One way or another this country will leave the EU and this in the end will safeguard our sovereignty and our rights as a nation. It will lead to economic disruption though and it is the job of the UK government to manage the process efficiently and avoid unnecessary refinements of torture. Bickering now over matters we should have agreed internally last year will not help us next month when Mr Davies meets Mr Barnier again. The European Commission watches our moves.
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Old 05-17-2018, 09:11 PM   #3875
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When you consider that the Brexit campaign had effectively been going on for years,It beggars belief that no one ever gave any thought to how it would be accomplished and what would happen afterwards.
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Old 05-18-2018, 02:21 AM   #3876
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Mr Jacques, I have made some statements which I think you have misinterpreted, but I am not going to enter any arguments on here just give my thoughts.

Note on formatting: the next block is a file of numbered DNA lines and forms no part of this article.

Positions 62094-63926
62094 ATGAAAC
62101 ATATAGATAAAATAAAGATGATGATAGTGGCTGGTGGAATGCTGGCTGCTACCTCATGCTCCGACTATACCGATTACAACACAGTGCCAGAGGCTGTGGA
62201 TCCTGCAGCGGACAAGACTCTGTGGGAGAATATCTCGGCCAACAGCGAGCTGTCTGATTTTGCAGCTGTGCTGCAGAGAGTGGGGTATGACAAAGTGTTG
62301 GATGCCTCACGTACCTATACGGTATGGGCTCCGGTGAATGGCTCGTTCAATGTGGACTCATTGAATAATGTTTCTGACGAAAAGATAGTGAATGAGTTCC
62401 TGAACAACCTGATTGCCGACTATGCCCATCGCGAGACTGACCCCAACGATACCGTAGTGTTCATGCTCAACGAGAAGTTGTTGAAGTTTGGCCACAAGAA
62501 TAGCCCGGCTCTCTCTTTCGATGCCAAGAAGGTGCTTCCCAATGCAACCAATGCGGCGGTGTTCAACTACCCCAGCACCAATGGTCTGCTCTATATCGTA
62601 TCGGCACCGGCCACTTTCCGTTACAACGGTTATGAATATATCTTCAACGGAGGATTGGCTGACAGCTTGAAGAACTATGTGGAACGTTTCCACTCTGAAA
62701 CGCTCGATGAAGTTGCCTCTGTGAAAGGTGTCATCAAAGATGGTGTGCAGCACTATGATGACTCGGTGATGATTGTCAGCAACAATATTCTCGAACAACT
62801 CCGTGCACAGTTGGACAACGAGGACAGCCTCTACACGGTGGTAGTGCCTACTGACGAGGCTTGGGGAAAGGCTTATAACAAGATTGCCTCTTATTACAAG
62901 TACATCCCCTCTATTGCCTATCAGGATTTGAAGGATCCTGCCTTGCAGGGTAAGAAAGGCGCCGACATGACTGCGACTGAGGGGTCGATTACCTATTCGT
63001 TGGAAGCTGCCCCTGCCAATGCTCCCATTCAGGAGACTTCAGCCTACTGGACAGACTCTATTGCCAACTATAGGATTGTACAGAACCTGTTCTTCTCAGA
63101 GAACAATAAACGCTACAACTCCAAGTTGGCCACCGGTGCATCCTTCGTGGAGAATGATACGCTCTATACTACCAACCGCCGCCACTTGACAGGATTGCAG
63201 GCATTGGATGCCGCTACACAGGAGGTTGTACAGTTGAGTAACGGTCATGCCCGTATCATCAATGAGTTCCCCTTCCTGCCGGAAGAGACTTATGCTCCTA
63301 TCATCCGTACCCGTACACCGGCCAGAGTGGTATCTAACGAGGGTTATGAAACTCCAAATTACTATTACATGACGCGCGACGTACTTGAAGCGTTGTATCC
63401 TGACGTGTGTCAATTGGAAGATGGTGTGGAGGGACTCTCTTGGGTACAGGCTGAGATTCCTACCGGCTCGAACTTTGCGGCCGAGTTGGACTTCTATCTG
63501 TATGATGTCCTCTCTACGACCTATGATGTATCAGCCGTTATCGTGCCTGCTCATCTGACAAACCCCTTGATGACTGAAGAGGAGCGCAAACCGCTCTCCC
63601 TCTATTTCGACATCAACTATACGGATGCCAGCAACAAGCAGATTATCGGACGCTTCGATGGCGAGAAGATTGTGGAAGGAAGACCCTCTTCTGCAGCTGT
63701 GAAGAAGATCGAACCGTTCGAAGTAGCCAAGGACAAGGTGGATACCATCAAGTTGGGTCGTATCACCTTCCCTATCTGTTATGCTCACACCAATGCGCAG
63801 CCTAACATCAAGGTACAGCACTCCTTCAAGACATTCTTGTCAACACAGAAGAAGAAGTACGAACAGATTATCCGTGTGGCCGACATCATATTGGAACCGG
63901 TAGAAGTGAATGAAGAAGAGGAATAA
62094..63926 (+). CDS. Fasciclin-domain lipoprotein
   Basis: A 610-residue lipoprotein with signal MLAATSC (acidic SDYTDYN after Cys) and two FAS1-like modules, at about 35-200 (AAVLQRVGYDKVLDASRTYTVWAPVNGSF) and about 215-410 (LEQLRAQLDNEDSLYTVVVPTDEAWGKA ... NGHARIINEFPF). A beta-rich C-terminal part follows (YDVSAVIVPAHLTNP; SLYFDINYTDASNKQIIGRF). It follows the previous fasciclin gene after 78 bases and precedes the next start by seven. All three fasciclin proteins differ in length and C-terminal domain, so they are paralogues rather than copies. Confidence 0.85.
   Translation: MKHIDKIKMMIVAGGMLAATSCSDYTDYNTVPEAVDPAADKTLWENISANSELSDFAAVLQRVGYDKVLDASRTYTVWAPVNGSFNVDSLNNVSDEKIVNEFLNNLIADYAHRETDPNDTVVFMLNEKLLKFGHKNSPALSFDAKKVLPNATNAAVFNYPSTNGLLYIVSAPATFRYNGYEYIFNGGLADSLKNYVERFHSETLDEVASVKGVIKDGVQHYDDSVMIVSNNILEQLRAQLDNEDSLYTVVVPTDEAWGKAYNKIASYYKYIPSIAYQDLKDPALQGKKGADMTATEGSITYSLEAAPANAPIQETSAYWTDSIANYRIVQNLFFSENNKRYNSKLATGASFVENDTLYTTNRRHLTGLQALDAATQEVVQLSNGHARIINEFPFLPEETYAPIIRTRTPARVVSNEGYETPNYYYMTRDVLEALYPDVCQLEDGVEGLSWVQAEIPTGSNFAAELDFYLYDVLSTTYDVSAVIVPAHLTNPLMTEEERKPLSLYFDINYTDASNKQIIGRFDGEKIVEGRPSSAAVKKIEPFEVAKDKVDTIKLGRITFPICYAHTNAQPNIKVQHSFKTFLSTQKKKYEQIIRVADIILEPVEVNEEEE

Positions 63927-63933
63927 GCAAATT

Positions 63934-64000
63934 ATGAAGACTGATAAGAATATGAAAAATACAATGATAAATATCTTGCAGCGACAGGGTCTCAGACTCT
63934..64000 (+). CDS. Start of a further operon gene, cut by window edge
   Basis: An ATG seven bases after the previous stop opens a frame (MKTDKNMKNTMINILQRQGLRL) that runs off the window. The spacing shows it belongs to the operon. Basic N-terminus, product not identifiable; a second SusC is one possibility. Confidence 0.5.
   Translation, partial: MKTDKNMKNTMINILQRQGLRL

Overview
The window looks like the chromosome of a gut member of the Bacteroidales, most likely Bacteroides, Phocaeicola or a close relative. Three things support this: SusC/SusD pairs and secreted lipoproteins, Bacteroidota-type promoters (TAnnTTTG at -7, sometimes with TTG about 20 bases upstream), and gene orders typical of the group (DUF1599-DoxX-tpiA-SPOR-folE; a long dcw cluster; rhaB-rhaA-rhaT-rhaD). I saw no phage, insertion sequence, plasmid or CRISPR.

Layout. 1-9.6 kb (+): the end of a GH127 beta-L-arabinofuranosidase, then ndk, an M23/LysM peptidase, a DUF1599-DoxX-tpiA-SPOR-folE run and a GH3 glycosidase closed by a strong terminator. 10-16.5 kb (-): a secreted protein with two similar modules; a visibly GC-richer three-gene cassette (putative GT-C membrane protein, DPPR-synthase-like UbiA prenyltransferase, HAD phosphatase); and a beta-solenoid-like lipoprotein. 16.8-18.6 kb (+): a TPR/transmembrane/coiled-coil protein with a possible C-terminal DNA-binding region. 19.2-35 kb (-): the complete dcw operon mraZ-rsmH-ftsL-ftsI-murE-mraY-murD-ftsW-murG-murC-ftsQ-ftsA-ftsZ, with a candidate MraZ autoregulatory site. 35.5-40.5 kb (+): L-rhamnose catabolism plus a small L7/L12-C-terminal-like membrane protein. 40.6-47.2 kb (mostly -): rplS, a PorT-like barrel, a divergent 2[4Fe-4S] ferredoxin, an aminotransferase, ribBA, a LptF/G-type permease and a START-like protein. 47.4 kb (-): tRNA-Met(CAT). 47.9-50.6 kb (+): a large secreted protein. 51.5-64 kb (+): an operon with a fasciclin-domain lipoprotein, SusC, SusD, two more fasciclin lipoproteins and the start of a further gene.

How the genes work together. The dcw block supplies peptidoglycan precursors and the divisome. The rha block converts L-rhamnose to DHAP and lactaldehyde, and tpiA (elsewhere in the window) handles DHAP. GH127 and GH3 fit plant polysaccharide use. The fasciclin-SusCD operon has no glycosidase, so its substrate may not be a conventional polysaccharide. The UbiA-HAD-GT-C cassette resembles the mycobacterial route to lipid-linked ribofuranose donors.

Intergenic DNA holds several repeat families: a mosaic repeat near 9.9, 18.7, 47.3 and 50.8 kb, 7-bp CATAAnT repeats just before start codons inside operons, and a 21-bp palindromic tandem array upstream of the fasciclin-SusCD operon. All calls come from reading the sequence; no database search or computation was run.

What misinterpretation? On the contrary, I think we perfectly understand each other. Especially since you now seem to realise that the Irish border could become a significant stumbling block in those Brexit negotiations.

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Some of the advantages I have seen from remainers for staying in the EU:
No visa requirement or border restrictions for holidays or business travels to EU countries, no roaming charges for mobile phones, no restriction on watching Netflix in EU countries.
There are a lot of advantages that you have forgotten.
* All the EU programmes that benefit the regions overlooked by the British government. Those EU programmes aim to reduce regional wealth disparities:
https://www.telegraph.co.uk/news/201...-how-does-thi/
http://ec.europa.eu/regional_policy/...2009/uk_en.pdf